Mingwei Lee

Conceptual rituals that help others see ritual in a new light

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Many years ago, in a mountaintop Buddhist monastery outside Taipei, a student announced to his master that he was leaving for America to start a new life. 'Before you go,' the master replied, 'I have a gift for you.' He left the 14-year-old boy in a small wooden room. In the room was a beautiful box. In the box was a dead bird atop a pile of dirt. The boy meditated, seeking to understand what his master was trying to teach him. After seven days, he noticed a foul odor coming from the box. He opened it and discovered hundreds of maggots wriggling in and out of the bird. He snapped the box shut.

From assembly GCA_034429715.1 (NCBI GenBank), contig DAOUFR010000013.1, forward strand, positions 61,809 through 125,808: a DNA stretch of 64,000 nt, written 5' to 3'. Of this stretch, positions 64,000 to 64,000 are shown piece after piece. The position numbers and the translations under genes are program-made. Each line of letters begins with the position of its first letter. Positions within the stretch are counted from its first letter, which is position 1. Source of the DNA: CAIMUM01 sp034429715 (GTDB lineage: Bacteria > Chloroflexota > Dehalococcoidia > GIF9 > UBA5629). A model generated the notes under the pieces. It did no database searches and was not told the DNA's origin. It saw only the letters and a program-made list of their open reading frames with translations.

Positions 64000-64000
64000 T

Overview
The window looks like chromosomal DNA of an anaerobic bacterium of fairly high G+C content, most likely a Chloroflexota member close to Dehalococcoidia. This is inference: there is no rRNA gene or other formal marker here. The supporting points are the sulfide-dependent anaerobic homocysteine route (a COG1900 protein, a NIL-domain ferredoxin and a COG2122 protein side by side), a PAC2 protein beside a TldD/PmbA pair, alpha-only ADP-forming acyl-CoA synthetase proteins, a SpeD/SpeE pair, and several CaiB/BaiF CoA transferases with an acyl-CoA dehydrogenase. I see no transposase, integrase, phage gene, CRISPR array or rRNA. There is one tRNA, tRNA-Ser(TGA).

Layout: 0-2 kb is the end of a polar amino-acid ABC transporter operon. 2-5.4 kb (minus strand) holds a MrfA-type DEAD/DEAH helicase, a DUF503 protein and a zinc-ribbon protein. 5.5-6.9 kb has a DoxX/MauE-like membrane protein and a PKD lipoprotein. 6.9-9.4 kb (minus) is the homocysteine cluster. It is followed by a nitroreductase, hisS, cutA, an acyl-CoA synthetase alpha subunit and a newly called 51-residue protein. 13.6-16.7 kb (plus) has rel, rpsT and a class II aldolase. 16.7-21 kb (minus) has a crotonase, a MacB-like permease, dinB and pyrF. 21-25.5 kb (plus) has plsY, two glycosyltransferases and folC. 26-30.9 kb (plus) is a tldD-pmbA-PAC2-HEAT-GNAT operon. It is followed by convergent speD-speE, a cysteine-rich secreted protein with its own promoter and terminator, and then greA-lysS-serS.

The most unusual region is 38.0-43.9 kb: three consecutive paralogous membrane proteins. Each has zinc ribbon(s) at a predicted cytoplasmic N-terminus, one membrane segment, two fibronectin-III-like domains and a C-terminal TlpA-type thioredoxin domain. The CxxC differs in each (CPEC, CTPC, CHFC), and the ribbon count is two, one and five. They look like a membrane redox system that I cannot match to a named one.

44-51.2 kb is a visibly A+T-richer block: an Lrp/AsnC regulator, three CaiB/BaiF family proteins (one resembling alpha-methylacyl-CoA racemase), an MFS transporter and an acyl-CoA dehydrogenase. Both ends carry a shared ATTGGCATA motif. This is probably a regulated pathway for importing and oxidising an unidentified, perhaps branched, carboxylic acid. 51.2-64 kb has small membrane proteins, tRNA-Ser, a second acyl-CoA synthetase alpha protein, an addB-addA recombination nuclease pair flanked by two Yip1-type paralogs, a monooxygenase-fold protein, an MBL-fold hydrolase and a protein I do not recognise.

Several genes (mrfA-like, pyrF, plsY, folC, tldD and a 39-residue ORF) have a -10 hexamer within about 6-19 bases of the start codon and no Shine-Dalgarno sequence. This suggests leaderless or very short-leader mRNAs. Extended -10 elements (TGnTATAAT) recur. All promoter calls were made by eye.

The boy continued to meditate. One day he heard a strange noise coming from the box. He opened it and hundreds of tiny flies escaped into the room. As they flew up from the box, the boy lifted his eyes and saw his master standing in front of him. 'Good luck,' the master said, smiling. 'You can go down the mountain now.'

That boy was Mingwei Lee, now a 33-year-old conceptual artist whose powerful, healing work blurs all boundaries between East and West, the spiritual and the earthly, art and life. 'Whenever I'm stressed out or depressed, I remember my master's gift to me,' says Lee. 'It was about transformation of energy, of material, of life, from a dead bird -- which used to fly -- to hundreds of these flies. And it